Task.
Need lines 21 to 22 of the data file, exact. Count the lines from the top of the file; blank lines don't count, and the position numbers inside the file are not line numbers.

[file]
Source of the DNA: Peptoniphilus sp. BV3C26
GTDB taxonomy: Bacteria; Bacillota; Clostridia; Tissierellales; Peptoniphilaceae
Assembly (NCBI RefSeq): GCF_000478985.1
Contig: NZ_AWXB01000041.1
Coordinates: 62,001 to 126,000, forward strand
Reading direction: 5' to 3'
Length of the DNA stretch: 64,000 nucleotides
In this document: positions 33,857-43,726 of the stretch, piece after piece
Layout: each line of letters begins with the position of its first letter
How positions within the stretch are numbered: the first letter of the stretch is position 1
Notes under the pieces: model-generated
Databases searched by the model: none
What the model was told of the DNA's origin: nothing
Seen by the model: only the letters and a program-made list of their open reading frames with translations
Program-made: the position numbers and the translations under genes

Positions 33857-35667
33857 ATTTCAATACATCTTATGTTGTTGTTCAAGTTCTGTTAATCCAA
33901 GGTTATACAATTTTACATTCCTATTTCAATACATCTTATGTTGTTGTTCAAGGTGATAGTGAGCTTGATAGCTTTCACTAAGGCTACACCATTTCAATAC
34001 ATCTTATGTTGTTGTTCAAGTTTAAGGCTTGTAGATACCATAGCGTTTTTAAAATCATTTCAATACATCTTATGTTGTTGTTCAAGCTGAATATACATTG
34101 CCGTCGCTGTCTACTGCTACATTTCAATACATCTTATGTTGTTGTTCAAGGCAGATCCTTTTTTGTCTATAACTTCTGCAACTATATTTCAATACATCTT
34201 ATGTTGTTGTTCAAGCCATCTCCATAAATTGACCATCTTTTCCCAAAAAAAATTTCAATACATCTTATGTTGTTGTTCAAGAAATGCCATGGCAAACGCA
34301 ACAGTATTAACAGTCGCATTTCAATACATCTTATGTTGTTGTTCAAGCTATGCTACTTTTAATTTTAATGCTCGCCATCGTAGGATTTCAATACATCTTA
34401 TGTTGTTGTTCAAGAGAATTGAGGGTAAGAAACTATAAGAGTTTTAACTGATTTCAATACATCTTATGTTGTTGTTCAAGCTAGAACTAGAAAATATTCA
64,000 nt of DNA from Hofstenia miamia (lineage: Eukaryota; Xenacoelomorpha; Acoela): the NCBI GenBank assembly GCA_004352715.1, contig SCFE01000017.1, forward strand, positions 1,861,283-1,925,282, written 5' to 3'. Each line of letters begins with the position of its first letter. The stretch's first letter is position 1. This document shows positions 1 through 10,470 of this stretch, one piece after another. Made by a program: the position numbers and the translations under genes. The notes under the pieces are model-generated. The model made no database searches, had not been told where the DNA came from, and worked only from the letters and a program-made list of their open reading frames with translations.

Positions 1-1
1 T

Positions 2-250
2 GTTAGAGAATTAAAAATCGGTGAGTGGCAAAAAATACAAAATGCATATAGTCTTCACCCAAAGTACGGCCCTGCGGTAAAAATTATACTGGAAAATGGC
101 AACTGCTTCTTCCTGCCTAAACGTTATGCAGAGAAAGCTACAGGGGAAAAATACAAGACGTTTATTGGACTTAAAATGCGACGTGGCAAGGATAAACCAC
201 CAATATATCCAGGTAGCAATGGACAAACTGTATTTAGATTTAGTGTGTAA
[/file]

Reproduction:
34201 ATGTTGTTGTTCAAGCCATCTCCATAAATTGACCATCTTTTCCCAAAAAAAATTTCAATACATCTTATGTTGTTGTTCAAGAAATGCCATGGCAAACGCA
34301 ACAGTATTAACAGTCGCATTTCAATACATCTTATGTTGTTGTTCAAGCTATGCTACTTTTAATTTTAATGCTCGCCATCGTAGGATTTCAATACATCTTA